In aviation and in other realms, “lift” is the force that lifts airplanes into the sky, pulls sailboats forward and makes propellers on windmills work.

In 1738, a guy named Daniel Bernoulli figured this out. Specifically, he figured out that as the velocity of a fluid (air or water in these cases) increases, pressure decreases. So engineers went to work. With airplanes, they built curves into the wings to force air above the wing to travel farther, and therefore faster, than air below the wings. This simple idea creates high-pressure air below the wing, and low-pressure air above the wing, and it is what keeps airplanes aloft. Magic!

As our region grows faster than the Seattle skyline, adding jobs and opportunities, we have a moral imperative to figure out our own version of Bernoulli’s principle, something we should have figured out a long time ago. The question is how we lift kids from all backgrounds and circumstances into the futures they deserve.

Over the next five years, 740,000 jobs will be added in Washington state. The majority of these will be in highly skilled positions. We’ll need teachers, nurses, technicians, builders, aviators and more.

Some 70% of these jobs will require some training or education beyond high school, but only 31% of our kids are achieving this higher level of learning today. If we don’t fix the imbalance, we’ll most likely import the talent, which means our own kids, especially those kids from more economically challenged backgrounds, will miss out on the opportunities they so clearly deserve.

As an industry, aviation offers a diverse array of jobs and a chance to move between them throughout a career. Our state has the largest concentration of aviation and aerospace activity of any in the nation, and Boeing estimates our industry will need 206,000 new pilots and 189,000 new maintenance technicians over the next two decades. To fill these jobs, Alaska Airlines is working with local schools and colleges to make sure we fill these key positions.

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In the meantime, one thing that all of us should do is expose our young people to potential career options. We can do this by partnering with local school districts; by mentoring and creating programs that enable kids to find their voice and believe in their strengths; by providing internships for young people to explore work pathways; and by hiring, training and promoting a diverse workforce. If kids can see the destination, it will help them find a way to get there.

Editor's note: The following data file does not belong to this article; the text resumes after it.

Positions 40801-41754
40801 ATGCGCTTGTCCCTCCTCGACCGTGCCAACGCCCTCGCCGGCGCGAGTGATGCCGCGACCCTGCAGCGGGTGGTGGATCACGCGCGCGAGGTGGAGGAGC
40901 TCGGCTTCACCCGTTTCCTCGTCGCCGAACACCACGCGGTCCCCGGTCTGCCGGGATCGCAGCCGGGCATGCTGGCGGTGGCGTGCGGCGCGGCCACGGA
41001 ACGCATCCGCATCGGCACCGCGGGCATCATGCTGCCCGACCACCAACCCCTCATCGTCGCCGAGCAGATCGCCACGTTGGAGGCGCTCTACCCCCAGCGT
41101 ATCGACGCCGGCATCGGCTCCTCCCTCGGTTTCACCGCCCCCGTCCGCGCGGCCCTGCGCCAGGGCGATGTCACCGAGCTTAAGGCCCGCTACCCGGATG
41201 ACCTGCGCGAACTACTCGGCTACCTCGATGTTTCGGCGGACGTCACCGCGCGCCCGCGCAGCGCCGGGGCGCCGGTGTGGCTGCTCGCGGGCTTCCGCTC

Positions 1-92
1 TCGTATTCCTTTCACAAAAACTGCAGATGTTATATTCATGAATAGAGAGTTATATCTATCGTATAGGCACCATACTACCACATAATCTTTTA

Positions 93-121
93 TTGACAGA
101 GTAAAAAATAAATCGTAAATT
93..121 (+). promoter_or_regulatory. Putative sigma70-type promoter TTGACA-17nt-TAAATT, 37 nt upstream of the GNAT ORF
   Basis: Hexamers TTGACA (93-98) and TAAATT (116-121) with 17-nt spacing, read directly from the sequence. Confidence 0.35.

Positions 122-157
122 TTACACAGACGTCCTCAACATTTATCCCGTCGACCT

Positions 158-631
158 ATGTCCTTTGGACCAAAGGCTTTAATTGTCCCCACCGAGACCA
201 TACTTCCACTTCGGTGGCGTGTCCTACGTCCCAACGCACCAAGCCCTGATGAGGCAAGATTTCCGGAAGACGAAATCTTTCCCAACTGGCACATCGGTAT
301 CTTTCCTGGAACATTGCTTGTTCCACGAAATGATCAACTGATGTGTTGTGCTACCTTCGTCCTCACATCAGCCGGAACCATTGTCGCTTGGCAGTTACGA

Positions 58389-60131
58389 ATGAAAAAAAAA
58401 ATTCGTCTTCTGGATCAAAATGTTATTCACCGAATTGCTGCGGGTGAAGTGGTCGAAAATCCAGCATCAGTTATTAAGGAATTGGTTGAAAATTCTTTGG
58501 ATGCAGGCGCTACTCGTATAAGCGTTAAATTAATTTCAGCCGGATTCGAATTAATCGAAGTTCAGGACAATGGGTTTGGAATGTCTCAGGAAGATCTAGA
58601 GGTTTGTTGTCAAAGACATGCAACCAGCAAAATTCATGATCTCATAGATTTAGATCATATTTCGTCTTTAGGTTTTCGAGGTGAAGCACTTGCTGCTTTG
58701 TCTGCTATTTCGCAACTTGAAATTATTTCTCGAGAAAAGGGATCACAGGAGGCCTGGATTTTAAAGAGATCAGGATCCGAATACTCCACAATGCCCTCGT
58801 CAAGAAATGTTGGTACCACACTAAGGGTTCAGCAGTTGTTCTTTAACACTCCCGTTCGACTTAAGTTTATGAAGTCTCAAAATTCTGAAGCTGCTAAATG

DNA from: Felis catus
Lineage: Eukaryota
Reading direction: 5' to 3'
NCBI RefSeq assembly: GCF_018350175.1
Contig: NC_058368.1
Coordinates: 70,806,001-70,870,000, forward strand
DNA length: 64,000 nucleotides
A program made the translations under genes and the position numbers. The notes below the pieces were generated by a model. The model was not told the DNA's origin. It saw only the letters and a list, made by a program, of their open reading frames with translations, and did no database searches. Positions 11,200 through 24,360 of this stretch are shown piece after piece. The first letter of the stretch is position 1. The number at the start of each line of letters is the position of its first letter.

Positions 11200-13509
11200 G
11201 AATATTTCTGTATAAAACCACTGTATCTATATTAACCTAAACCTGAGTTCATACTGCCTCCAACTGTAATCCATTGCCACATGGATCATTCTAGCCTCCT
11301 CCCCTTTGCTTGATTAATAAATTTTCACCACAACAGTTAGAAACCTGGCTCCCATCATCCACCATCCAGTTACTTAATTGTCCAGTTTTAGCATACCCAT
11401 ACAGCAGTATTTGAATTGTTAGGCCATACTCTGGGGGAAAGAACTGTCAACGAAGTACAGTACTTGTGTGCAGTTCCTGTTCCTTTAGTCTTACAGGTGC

This Saturday, Alaska Airlines employees will lead our 11th Annual Aviation Day, and we expect more than 1,200 students to visit our hangar — ten times the number who came a decade ago to this free event. Young people, largely teens, will explore aircraft designs with engineers, kick the tires of an F-18 fighter (and a 737), and test their skills on our flight simulators.

Many who’ve attended Aviation Day have gone on to careers within the industry — people like Brendan Cray, an aircraft technician for Alaska who credits Aviation Day for steering him toward a career in aviation.

An event of this size is a team effort. We couldn’t do this without great partners — the Boy Scouts, Girl Scouts, U.S. Air Force and Reserves, Sea-Tac Airport, local community colleges and flight schools. Together, we ensure kids can have new experiences, ask questions and connect with resources for their futures.

Middle-school students in Highline are some of those who inspire us. A few years ago, when we asked them about their dreams for the future, many told us they didn’t think they’d be qualified for jobs in aviation — despite growing up with aviation all around them. Some didn’t even know these jobs existed.

Our goal at Aviation Day, and beyond, is to ensure that every kid believes they can work in aviation — or another great career option. But this is a path — not a single step. We recognize that year-round efforts are needed across many fronts:

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  • Our partners at Highline Schools, Museum of Flight and Pacific Science Center fuel possibility and creativity throughout the year.
  • Scholarships at Port Jobs enable airport employees to finish their education or pursue training for career advancement.
  • Our Rotor Wing and Camo2Commerce programs support vets to leverage their valuable skills from the military as commercial pilots and maintenance technicians.
  • We pledged with Sisters of the Skies to significantly increase the number of female African-American pilots by 2025 — to hire the best pilots and ensure a pipeline of talent full of young people who can see themselves anywhere.
  • We’re inspired by Starbucks’ commitment to opportunity youth, Boeing’s Core Plus curriculum development, Vigor’s community workforce training programs and many other local companies.

Bernoulli’s principle of lift took our world to places our ancestors would never have imagined. Let’s enable kids, including those furthest from opportunity, to reach new ones, too.